HUGHES Telecommunications and Space (HTS) is to continue to pursue development of civil satellite-based augmentation to the global-positioning system (GPS), despite a rebuff from Inmarsat with its decision not to invest in navigation payloads for its new-generation ICO global communications satellites.

Although Inmarsat, has declared its lack of interest in the GPS, claiming that it is not part of its core business, the international satellite operator says, that it will now consider allowing HTS to put navigation payloads on its ICO system, if the US manufacturer can assemble a viable international package.

Inmarsat, had earlier decided not to proceed with an HTS contract, to build navigation payloads for 12 HS-601 ICO satellites, designed to operate from intermediate circular Earth orbit, partly to ensure that the launch schedule is kept for the spacecraft, the primary purpose of which, is to provide worldwide hand-held mobile-telephone services.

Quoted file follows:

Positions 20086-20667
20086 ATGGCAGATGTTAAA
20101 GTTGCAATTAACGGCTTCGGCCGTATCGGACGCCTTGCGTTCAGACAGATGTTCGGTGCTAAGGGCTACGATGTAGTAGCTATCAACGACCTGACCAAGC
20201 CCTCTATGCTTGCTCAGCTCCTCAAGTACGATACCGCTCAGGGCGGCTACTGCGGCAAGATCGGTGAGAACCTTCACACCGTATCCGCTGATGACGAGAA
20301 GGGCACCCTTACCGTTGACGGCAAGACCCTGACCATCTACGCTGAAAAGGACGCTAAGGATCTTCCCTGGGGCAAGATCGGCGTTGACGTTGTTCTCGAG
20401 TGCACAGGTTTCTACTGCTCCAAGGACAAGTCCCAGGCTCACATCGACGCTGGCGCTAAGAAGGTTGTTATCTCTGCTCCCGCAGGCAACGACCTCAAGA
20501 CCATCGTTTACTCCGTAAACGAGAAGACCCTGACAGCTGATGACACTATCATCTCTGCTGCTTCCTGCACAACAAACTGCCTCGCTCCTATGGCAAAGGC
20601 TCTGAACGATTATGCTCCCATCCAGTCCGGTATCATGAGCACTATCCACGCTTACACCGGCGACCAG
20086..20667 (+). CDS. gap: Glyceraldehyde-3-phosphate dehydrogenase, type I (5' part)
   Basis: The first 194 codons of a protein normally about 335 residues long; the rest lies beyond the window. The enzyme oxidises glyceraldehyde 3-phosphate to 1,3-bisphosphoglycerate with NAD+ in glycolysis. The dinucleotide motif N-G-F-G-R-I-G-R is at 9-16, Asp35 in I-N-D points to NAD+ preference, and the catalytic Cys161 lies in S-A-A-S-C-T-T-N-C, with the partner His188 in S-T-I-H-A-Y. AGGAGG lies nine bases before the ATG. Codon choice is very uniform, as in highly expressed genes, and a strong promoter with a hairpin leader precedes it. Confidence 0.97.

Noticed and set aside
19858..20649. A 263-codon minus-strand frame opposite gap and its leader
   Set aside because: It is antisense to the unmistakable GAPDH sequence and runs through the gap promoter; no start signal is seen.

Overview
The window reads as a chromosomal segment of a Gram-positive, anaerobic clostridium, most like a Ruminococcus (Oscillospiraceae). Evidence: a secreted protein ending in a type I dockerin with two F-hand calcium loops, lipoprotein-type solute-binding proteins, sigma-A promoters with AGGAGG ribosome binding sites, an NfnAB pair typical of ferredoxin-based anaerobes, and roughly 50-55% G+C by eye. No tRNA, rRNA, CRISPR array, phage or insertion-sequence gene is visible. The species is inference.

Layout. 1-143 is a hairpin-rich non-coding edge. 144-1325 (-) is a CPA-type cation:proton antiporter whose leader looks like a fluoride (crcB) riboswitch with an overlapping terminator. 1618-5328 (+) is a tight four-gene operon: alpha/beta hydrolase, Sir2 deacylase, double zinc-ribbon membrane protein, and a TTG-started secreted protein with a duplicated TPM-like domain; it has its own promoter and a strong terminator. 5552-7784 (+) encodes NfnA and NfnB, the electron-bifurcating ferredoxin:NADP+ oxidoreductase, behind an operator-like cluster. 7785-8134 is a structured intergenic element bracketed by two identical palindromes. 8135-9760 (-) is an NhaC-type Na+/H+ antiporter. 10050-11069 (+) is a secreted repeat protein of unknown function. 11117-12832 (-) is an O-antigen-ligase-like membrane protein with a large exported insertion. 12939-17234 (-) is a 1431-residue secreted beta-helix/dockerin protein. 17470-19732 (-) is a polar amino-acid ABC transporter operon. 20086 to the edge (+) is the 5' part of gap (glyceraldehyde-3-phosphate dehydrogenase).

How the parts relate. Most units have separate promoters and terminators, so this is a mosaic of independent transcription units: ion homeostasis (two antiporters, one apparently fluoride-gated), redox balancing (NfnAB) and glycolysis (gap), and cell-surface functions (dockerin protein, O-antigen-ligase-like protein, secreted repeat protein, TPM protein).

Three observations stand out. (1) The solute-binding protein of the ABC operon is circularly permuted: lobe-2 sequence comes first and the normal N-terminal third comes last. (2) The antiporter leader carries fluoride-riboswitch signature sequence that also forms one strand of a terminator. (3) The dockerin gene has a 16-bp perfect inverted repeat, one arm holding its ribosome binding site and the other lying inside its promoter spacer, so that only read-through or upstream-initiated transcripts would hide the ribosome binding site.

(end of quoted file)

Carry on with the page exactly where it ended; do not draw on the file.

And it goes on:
"We expect Inmarsat to be open to inclusion of the navigation payload in the current generation of ICO satellites, if we can form a strong strategic alliance for the development and utilisation of the navigation payload in time," says HTS president Steve Dorfman.

"Such a system would be in accord with the recently announced US Government GPS policy. Hughes will continue to work with ICO and other potential investors to realise the opportunity," Dorfman adds.

Surrey Satellite Technology (SSTL) has been awarded a contract by the European Space Agency to develop a low-cost GPS receiver for use on small satellites.

The receiver will be used to determine the position of a satellite in orbit, particularly its attitude, making it potentially less expensive than traditional equipment and more appropriate for smaller, low-cost, satellite missions. The first flight of the GPS receiver will be on the SSTL-built UoSAT 12 minisatellite, to be launched on a Russian Rokot in April 1997.

Source: Flight International